Tesco told the BBC that it hadn't itself been breached, but that the data had been compiled by hackers using information stolen from other sites -- the hackers tried to log into Tesco accounts using user name and password combinations leaked in other breaches, then published a list of 2,239 successful combinations.
Some customers' store vouchers have been stolen using the leaked data.
"We have contacted all customers who may have been affected and are committed to ensuring that none of them miss out as a result of this," the company said in a statement. "We will issue replacement vouchers to the very small number who are affected."https://o1.qnsr.com/log/p.gif?;n=203;c=204660766;s=9477;x=7936;f=201812281312070;u=j;z=TIMESTAMP;a=20392931;e=i
In a blog post, security expert Troy Hunt noted that only about 15 percent of the published login credentials matched data already stored at his data breach site, Have I Been Pwned? -- which would seem to indicate that the data may not have been taken from another major breach after all.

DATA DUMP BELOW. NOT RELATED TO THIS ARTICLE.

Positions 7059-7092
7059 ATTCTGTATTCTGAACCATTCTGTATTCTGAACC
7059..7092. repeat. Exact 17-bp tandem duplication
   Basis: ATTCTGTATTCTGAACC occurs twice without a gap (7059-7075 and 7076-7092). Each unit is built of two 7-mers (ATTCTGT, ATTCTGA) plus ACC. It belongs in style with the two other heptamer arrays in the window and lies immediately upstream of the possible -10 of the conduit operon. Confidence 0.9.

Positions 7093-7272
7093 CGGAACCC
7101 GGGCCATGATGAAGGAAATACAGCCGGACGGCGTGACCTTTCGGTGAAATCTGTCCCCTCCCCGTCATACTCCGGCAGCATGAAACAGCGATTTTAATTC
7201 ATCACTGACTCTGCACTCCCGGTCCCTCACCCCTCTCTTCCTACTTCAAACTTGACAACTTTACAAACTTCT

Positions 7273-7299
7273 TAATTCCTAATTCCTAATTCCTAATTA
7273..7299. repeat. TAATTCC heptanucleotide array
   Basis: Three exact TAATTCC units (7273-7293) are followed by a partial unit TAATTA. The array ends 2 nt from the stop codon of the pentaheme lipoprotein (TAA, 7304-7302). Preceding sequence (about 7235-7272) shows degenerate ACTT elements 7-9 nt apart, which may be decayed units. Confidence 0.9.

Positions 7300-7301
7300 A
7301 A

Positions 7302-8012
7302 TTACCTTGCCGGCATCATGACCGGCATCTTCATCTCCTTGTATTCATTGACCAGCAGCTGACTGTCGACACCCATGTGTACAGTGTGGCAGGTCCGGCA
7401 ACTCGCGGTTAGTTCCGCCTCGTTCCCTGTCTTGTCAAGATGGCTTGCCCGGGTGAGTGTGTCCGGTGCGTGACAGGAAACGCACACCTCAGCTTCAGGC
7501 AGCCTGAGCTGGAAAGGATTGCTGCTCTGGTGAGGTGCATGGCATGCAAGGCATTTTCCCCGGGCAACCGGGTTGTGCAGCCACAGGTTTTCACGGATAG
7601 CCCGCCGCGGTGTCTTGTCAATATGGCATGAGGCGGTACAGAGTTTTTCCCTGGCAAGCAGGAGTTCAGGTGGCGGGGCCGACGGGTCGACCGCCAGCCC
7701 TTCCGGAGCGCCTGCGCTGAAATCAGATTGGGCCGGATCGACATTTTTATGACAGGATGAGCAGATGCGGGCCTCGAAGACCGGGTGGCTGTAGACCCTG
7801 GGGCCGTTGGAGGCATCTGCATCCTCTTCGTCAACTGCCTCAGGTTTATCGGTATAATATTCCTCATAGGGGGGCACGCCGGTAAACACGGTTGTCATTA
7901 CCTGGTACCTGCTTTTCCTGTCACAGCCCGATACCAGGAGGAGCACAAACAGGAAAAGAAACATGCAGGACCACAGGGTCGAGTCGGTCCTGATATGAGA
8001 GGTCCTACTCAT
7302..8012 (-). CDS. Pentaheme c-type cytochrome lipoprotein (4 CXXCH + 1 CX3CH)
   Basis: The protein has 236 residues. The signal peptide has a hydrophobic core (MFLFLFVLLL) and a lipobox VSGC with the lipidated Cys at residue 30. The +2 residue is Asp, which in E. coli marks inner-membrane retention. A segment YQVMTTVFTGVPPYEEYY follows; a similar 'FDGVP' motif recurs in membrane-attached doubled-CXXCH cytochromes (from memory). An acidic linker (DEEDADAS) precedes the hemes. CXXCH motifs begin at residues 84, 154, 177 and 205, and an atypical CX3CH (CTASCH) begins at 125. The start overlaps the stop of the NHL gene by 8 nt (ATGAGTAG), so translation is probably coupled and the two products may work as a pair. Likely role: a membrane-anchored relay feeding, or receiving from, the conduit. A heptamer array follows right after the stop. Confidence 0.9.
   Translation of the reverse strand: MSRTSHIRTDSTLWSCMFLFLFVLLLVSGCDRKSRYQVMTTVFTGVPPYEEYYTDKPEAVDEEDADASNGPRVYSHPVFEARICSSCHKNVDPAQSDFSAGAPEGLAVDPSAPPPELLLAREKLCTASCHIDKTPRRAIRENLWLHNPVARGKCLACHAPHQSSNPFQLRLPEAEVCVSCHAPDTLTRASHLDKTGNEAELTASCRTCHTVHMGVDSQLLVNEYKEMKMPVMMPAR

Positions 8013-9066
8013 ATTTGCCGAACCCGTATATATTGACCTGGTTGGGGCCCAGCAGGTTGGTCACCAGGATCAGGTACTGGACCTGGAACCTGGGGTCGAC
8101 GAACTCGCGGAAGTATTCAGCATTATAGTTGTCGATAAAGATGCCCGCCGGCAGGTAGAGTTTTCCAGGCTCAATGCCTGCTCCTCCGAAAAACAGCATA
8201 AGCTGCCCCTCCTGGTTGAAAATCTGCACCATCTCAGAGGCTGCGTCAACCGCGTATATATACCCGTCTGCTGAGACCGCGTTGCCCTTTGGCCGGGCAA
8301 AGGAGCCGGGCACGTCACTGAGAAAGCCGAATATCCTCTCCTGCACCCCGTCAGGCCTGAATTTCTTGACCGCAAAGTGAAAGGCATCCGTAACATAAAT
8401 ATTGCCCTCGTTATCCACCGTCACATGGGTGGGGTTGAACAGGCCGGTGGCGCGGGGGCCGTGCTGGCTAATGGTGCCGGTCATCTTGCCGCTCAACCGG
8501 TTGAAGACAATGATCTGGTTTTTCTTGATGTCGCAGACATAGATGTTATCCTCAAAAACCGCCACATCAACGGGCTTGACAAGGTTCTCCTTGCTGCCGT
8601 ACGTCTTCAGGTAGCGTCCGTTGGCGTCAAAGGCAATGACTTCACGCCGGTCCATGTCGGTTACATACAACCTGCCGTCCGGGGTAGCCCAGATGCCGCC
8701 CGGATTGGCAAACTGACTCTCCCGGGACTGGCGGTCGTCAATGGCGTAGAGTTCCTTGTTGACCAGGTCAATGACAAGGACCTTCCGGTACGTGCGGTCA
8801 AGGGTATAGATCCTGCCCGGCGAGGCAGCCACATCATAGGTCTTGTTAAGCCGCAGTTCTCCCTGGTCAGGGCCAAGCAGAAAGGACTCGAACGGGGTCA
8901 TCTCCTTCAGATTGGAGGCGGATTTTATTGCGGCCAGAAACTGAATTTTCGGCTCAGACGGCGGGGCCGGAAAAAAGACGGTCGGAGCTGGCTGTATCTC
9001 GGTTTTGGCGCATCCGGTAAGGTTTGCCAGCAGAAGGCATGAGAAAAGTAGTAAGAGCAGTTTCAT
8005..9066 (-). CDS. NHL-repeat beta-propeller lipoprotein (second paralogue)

"Of course HIBP is not exhaustive and there [are] numerous breaches both known and unknown that could have been the original source of this incident, but what I can say for sure is that the data didn’t come from any of the biggies I’ve loaded in -- otherwise that 15 percent would be a hell of a lot closer to 100 percent," Hunt wrote.